Saimin is a noodle soup dish of soft wheat egg noodles served in hot dashi (broth) with various garnish. Saimin is comfort-food staple of the Local people of Hawai’i. The popular Hawai’i noodle dish is inspired by Japanese ramen, Chinese mein, and Filipino pancit.

Resources claim the saimin (word/name) origin comes from the Chinese sai mihn fine noodles [s-a-i m-i-h-n]. The word or name saimin is a contraction of the Chinese words “sai” meaning “thin” and “mein” meaning noodle dates back to the early days of Hawaii’s sugar and pineapple-plantation era, when immigrant laborers cooked noodles with whatever else they had on hand. Saimin is a term peculiar to Hawai’i, although with the blending of cultures there is some uncertainty on whether saimin (food dish, not the name) is Japanese or Chinese.

Saimin is a term peculiar to Hawaii. We do not know when or how it was coined. Local Chinese think saimin is a Japanese dish; local Japanese think it’s a Chinese dish.
– Dr. Shunzo Sakamaki, Asian History Professor, UH-Manoa

Saimin shares a great deal of commonality to Okinawa Soba with regards to noodles and broth, with the biggest difference being the garnish toppings. China and Okinawa had close relations at one time. It is possible that an alternate explanation for the origin of saimin comes from the historical relationship between the two Asian cultures.

Hawai’i Saimin Styles

Saimin noodle dishes can feature different garnish to include kamaboko fishcake, char siu pork, sliced Spam, Portuguese sausage, sliced scrambled egg, nori (dried seaweed), bok choy, and green onions among other creative additions. Hawaii saimin can pick up traits of other Asian noodle dishes. Different noodle types can substitute the thin saimin noodles such as the larger Japanese udon noodle. For a combination, Japanese pot stickers, called gyoza, as well as Chinese wonton, may be added to the dish’s noodles. A pan-fried version, primarily inspired by Filipino pancit, is also popular.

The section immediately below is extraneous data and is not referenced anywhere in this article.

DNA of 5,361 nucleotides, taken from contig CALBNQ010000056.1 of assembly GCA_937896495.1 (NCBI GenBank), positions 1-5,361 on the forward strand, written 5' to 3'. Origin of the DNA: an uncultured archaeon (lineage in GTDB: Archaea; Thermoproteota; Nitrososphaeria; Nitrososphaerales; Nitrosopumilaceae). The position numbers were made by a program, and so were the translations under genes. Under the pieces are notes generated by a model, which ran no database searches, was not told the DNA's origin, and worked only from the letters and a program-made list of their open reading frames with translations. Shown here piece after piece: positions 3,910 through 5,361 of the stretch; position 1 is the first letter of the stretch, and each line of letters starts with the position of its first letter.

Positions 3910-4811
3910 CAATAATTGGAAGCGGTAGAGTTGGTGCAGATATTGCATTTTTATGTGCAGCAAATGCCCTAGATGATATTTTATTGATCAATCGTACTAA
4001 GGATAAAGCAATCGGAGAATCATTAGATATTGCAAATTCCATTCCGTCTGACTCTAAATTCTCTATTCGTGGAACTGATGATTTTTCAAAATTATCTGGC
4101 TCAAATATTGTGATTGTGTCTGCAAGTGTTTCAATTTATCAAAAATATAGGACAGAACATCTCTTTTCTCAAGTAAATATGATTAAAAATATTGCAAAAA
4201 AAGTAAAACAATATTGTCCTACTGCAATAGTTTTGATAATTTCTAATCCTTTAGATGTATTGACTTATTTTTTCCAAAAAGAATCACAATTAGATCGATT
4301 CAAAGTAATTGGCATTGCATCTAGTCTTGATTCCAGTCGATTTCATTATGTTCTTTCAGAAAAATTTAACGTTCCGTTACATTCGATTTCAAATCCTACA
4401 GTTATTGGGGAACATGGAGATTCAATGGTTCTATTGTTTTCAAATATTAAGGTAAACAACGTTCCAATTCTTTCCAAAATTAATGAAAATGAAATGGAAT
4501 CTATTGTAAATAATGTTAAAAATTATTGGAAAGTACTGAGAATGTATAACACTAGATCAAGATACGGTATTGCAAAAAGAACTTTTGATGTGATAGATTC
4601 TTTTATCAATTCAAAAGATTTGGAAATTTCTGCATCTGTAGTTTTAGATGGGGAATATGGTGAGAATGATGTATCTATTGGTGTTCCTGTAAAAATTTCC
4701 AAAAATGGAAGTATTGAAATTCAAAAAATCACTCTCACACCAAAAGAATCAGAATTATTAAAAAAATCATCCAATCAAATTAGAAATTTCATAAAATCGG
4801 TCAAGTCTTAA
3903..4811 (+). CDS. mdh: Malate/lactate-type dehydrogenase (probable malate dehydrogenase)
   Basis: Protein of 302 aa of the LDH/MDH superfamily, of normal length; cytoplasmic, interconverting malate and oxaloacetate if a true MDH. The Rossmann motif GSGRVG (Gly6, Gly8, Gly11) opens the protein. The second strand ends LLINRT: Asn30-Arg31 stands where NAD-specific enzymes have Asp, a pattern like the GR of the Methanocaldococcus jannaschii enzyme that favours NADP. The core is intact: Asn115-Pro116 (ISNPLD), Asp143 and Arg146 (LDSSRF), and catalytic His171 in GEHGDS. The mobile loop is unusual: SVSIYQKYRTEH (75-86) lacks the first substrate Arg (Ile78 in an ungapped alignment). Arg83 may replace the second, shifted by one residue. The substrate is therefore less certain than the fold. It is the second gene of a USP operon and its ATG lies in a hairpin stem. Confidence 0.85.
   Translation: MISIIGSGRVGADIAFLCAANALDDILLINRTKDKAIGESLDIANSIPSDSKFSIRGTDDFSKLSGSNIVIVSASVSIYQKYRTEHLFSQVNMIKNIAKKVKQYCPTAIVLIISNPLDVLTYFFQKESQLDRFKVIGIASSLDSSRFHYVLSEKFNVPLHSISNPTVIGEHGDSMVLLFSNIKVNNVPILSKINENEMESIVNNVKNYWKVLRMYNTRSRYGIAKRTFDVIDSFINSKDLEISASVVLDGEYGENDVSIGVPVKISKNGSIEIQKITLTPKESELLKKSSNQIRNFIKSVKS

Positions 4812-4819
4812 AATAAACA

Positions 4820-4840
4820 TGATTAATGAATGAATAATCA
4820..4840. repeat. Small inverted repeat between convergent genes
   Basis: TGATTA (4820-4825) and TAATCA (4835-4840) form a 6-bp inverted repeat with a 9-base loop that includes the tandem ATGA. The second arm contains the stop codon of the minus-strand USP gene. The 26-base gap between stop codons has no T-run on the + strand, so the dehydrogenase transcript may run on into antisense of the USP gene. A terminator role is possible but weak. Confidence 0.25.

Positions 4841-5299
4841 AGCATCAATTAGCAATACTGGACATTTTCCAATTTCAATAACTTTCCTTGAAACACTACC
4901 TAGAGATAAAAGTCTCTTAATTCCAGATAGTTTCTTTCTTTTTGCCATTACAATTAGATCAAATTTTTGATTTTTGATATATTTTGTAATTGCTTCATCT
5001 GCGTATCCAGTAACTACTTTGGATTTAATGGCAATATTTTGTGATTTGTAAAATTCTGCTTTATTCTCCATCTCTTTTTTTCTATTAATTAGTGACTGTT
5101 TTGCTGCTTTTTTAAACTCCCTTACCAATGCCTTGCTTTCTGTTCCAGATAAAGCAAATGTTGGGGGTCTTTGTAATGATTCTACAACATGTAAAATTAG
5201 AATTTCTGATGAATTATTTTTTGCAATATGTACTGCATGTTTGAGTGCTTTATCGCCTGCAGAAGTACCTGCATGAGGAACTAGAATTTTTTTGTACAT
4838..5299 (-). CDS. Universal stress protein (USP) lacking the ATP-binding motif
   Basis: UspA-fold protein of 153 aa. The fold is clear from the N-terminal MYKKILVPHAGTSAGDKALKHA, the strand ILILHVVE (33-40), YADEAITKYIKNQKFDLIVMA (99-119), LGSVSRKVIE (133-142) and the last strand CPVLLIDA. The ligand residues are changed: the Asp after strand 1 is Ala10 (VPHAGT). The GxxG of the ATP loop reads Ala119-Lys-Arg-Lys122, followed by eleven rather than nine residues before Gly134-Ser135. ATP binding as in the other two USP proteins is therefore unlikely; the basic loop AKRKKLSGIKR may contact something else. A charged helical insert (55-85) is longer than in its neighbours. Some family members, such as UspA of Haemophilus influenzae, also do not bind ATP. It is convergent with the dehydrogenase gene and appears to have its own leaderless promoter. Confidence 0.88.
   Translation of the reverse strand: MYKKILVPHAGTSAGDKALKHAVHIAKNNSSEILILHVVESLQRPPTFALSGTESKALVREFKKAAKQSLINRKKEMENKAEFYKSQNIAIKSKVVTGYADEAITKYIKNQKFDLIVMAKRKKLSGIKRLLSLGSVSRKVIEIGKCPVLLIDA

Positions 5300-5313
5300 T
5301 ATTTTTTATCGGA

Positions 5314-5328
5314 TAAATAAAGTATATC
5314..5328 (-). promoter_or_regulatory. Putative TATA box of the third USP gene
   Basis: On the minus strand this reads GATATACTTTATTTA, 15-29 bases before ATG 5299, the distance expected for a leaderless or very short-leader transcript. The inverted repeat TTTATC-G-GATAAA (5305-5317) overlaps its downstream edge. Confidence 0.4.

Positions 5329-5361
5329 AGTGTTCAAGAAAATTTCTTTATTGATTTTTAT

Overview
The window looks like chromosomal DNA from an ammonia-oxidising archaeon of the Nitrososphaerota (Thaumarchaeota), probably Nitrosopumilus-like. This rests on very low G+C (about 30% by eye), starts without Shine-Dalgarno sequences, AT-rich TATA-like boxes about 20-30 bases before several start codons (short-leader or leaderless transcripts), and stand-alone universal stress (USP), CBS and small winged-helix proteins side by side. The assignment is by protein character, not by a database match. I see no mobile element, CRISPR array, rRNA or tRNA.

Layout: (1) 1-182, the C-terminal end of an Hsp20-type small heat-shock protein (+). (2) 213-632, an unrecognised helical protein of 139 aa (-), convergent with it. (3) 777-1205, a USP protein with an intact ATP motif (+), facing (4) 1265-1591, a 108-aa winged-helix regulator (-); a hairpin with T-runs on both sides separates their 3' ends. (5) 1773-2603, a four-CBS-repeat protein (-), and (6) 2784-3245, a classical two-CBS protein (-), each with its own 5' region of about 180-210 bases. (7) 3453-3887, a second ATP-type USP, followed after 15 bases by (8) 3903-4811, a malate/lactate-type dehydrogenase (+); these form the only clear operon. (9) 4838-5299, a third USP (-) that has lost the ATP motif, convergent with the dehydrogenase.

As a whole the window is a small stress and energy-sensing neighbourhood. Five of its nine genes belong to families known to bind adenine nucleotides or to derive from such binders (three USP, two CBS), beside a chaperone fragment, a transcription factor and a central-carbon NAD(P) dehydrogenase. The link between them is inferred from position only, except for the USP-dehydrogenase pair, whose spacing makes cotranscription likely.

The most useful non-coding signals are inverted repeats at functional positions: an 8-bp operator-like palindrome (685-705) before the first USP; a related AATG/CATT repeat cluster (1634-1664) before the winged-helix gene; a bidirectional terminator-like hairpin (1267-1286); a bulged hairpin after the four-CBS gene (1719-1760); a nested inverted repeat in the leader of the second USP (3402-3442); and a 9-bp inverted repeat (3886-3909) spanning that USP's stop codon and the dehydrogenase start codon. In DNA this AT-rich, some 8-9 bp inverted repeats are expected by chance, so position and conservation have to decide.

The popularity of saimin in Hawai’i has made it available at majority of “mom & pop” restaurants throughout the island chain. Zippy’s is a good choice too. Even mainland restaurants and noodle shops with Hawai’i Island flare showcase saimin on their menus. In Hawai’i saimin is so popular that American national food chain restaurants as McDonald’s serves saimin.

Whether fresh and hot from the restaurants or store bought frozen, prepared at home saimin is perfect for late night meals and/or the best way to warm your heart on cold blistery days while satisfying your island taste.

If you’re not familiar with saimin, I (Punaboy) challenge you to pass up that “cup-O-noodle” or dried out 10 cent bag of ramen and try the Hawaiian style saimin.


It’s no different here on the 9th Island of Las Vegas. You can find saimin at any Hawaiian restaurant and in frozen food sections of stores such as Walgreen’s.